I have always been a reader – it’s how I learn, engage and make sense of the world – so it’s not surprising that reading was a way into my faith. As a young adult returning to church after a number of years, I felt a call to read long before a call to ministry. In the wake of “The Da Vinci Code,” scholarly authors seemed eager to reach a broader audience by hinting at secret lives of Jesus, Paul and even Thomas, rendering the biblical world more accessible. I shared these “secrets” with friends until one of them furrowed her brow and asked: “Why are you reading all these books? Are you taking some kind of class?”
Now that, I thought, was a brilliant idea. I was admitted to McCormick Seminary, where nonstop academic reading was not just expected, but required! Immersed in Reformed theology, I found myself applying my studies to my pleasure reading as well, including Alan Paton’s powerful “Cry, the Beloved Country.” It is a story of sin and redemption, and the possibility of reconciliation both for individuals and the collective society of apartheid-era South Africans.
The story centers on Zulu pastor Stephen Kumalo, whose beloved son Absalom has left his parents and his village to seek his fortune in Johannesburg. With native Africans pouring in to work in the gold mines, young people are separated from the influence of extended family and the church. Absalom turns to burglary and, when caught by an unsuspecting homeowner, kills him and is caught. Kumalo learns that his son is sentenced to die, and heads to Johannesburg to save him.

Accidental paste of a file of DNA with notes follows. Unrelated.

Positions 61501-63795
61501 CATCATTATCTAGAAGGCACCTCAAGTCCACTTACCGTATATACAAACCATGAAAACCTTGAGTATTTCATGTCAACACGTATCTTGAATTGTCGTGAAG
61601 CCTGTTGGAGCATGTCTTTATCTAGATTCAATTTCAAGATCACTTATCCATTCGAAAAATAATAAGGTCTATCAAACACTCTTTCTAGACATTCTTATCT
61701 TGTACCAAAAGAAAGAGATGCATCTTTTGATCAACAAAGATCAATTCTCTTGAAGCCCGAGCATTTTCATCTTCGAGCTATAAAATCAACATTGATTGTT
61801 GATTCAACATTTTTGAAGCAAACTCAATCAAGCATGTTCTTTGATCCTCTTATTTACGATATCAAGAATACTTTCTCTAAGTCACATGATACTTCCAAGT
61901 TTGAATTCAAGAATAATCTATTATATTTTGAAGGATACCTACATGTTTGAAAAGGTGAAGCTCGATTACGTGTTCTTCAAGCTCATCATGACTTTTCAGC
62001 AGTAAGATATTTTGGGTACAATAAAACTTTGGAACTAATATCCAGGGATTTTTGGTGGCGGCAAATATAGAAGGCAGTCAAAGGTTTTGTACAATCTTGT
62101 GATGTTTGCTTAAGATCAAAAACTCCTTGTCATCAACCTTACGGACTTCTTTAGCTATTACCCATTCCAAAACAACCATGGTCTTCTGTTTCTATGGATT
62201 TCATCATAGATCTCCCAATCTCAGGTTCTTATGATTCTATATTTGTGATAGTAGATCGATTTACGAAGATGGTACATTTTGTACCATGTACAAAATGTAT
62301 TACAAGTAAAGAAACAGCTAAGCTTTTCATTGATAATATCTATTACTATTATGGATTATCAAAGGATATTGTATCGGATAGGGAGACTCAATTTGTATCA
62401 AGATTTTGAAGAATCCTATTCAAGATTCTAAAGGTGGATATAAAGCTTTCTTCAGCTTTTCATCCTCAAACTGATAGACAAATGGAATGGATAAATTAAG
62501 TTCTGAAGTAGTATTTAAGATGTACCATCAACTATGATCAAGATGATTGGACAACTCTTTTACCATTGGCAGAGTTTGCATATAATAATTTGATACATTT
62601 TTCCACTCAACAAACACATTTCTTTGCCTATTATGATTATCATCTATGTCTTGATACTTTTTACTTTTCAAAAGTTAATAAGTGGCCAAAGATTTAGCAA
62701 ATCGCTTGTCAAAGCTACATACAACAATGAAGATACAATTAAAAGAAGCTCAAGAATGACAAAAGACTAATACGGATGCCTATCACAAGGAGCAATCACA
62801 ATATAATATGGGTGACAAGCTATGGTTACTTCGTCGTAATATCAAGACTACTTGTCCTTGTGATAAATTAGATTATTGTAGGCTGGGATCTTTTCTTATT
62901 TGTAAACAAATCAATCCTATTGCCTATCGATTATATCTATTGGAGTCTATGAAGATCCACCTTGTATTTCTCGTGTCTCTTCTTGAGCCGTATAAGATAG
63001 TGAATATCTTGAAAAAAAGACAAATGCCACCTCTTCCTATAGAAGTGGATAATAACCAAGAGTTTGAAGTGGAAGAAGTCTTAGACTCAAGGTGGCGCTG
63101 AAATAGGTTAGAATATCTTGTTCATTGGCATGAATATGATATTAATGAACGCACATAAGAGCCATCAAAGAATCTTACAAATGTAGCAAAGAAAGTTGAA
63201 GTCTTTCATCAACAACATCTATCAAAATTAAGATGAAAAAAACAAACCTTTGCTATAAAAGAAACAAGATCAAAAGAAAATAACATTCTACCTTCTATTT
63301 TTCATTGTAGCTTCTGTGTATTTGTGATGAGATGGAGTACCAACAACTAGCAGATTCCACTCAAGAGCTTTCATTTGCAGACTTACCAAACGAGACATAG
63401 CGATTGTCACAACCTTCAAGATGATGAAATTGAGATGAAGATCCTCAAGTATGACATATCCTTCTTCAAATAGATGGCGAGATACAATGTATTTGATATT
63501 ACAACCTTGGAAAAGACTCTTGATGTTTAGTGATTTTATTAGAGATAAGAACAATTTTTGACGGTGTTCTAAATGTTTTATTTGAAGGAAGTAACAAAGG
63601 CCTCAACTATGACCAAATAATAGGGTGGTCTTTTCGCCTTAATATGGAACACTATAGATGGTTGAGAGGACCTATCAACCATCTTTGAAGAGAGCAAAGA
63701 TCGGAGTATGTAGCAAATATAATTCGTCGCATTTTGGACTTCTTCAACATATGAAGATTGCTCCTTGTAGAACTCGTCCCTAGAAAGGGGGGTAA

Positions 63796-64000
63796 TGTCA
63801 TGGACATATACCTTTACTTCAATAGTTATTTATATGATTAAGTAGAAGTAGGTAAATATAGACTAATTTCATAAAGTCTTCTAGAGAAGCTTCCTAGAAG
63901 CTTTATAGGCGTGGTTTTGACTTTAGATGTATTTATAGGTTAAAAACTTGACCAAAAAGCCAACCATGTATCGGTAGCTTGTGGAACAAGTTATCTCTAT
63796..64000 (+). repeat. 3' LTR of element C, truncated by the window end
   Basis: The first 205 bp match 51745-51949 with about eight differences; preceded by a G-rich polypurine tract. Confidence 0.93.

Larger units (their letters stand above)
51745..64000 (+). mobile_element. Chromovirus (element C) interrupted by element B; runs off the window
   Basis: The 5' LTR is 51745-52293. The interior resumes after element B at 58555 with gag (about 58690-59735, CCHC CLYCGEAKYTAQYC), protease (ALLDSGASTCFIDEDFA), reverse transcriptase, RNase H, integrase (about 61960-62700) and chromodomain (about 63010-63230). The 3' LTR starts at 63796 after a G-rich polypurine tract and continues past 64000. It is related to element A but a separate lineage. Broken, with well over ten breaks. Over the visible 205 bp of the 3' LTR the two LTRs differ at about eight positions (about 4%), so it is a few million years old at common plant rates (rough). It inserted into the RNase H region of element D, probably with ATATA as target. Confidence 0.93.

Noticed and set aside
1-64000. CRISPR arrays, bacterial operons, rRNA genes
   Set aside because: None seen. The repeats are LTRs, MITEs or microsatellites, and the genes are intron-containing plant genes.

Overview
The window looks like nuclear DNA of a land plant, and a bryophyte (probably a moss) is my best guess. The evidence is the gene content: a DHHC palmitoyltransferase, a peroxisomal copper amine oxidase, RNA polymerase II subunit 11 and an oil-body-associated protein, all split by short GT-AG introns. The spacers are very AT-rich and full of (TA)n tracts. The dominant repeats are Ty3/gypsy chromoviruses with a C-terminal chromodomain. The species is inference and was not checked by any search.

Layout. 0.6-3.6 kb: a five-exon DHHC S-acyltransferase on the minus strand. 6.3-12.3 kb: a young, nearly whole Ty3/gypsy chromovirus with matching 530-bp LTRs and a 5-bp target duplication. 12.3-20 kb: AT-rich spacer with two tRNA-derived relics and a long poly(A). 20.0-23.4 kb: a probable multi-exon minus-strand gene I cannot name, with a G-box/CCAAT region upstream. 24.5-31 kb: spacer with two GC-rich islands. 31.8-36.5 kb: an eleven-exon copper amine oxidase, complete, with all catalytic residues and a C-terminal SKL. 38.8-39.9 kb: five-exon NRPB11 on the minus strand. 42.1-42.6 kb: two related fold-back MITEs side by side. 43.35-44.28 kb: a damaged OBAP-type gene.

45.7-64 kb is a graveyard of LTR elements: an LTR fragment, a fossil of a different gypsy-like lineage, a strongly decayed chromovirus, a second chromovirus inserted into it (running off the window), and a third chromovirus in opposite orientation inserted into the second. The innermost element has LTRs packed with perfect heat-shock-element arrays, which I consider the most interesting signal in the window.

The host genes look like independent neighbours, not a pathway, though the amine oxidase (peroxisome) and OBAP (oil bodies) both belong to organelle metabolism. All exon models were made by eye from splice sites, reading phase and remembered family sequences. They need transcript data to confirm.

The homeowner, Arthur Jarvis, was a white African from a wealthy family who used his privilege to write against apartheid. Black and white South Africans come to pay their respects and his father, wealthy landowner James Jarvis, finds himself shaking Black hands for the first time. From his son’s writings he begins to see a new way forward — out of apartheid and toward God’s realm in South Africa.
I return to this book often because it so clearly shows that the status quo fails everyone — the Jarvises and the Kumalos. It decimates the city and mutes the beauty of the countryside. And yet it offers hope! The reconciliation it promises is hard-won and certainly not guaranteed, but it ultimately is about people who, sustained by a deep and abiding faith, are compelled to change the system.
Paton’s characters are driven by faith in God. A fellow priest tells Kumalo, “I am a selfish and sinful man, but God put his hands on me, that is all.” Similarly, Arthur Jarvis attributed his social justice work to a higher power, writing: “I am moved by something that is not my own.”
Kumalo’s little country church is powerless against the government and most white churches defend the system, blaming a breakdown in moral values for the “decay” in the “native” population. Kumalo’s own brother, a cynical big-city politician, no longer trusts the church to advocate for justice. “Your brother has no use for the church anymore,” Kumalo is told. “He says that what God has not done for South Africa, man must do.”
Despite this, Paton lifts up the church as essential in a broken world, and he clearly trusts that God has a role for the church. As a seminarian, I needed to hear this, and I need it even more now. In 1969, Paton described his work as “a song of love … informed with longing for that land where they shall not hurt or destroy in all that holy mountain.”
Paton’s song of love is what I need to sing right now. Can songs of love be the starting point for social justice in our own time, and can the church lead the way? Paton’s lyrical prose, faithful characters and heartfelt story make me believe that the answer is yes. “Cry, the Beloved Country” offers a sneak peak at God’s realm on earth, in the rolling hills of rural South Africa and perhaps in our own beloved country as well.
Amy Pagliarella lives in Chicago and is the Outlook’s new book review editor.